In comparison, Switzerland mitigates such problems with the following measures:
- lower profit taxes (between approx. 12 % and 20 %)
- lower income taxes (dividend privilege; between approx. 13 % and 30 %)
- lower wealth tax (0.1 % to just under 1 %)
- certain cantons have regulations defining the maximum tax burden to prevent confiscatory taxation in special cases (especially in the case of large non-income-producing assets).
Tax systems of Norway and Switzerland – a brief comparison and recent developments
The Swiss tax system is generally considered advantageous for high-net-worth individuals compared to other countries for several reasons:
- Low tax burden: Switzerland’s federal, cantonal, and municipal tax system allows for relatively low tax rates, especially for high-income earners. In addition, Switzerland has favourable tax treatment for certain types of income, such as dividends and capital gains. Dividends from significant shareholdings (10% or more) held as part of an individual’s private assets are subject to preferential taxation. Capital gains from the sale of private assets are generally tax-free. An exception is capital gains on Swiss real estate, which are taxed under a special regime.
- Cantonal tax competition: The Swiss tax system is decentralised, with each canton having the power to set its own tax rates. This leads to a high degree of tax competition between the cantons, which can result in lower overall tax rates for individuals and companies.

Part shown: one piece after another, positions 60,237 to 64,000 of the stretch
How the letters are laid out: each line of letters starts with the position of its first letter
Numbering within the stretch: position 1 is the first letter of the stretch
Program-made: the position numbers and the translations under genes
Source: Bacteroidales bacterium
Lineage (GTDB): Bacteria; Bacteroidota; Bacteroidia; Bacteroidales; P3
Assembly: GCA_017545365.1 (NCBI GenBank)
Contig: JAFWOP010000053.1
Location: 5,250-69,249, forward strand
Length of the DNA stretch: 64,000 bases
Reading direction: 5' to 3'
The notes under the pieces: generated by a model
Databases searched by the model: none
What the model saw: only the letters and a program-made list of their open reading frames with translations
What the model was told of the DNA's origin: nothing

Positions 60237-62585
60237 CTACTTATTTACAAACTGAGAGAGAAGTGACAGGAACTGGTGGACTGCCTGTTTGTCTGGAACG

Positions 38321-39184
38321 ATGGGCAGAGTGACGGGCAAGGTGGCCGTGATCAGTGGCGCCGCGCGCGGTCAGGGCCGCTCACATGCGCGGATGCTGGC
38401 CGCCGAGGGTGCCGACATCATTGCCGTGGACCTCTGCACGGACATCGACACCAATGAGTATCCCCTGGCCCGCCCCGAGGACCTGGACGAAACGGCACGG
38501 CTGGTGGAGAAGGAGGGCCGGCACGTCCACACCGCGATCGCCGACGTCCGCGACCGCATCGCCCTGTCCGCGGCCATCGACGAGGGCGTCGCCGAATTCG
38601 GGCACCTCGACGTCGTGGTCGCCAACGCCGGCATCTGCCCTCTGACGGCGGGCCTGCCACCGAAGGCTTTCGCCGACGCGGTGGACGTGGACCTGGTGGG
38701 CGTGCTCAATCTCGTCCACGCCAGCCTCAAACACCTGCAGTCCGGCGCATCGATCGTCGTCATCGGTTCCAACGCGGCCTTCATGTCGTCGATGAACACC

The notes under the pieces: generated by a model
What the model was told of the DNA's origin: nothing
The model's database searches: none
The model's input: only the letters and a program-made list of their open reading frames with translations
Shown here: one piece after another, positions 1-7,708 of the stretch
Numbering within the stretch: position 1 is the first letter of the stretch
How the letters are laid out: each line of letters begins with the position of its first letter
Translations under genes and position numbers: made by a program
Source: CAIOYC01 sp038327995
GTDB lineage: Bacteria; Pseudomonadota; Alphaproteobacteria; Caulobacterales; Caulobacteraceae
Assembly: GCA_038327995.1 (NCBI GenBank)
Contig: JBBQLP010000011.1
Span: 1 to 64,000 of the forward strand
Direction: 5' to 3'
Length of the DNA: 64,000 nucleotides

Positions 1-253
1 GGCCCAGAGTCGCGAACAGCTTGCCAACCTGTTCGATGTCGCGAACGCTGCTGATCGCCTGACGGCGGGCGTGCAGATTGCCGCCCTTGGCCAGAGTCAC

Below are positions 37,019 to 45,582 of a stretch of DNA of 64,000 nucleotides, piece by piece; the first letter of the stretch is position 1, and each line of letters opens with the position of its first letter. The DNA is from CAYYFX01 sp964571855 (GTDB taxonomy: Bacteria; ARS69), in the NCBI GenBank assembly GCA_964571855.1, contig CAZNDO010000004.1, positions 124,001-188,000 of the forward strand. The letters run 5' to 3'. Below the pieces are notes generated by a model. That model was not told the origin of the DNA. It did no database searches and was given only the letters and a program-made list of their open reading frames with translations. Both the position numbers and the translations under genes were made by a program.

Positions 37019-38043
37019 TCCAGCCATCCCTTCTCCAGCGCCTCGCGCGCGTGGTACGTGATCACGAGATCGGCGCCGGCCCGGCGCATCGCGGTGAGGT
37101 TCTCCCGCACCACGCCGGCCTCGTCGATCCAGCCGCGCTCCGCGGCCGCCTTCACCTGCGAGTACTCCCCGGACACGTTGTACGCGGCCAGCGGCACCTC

- Tax privacy: Switzerland has strict banking secrecy laws that provide wealthy individuals with a high degree of privacy and discretion in their financial affairs. However, the legendary Swiss banking secrecy law does not protect undeclared assets or assets of criminal origin, as Switzerland is part of the international automatic exchange of information and applies strict anti-money laundering regulations.
- International network of tax treaties: Thanks to its extensive network of double taxation treaties, double taxation and foreign withholding taxes on dividends can often be avoided or significantly reduced.
- The rule of law: The rule of law is a fundamental principle in Switzerland and is seen as a key aspect of the country’s stability, prosperity, and reputation. The rule of law means that everyone is subject to the same laws and that these laws are enforced fairly, clearly and consistently. The relationship between tax authorities and taxpayers is one of mutual respect and trust. Tax laws are constantly updated and adapted to international or economic developments. However, massive, short-term changes are extremely rare due to Switzerland’s consensus-oriented but time-consuming political decision-making processes.
- Quality of life: Switzerland is known for its high standard of living, excellent infrastructure and high-quality health and education systems. This can make it an attractive location for wealthy individuals seeking a stable and prosperous environment.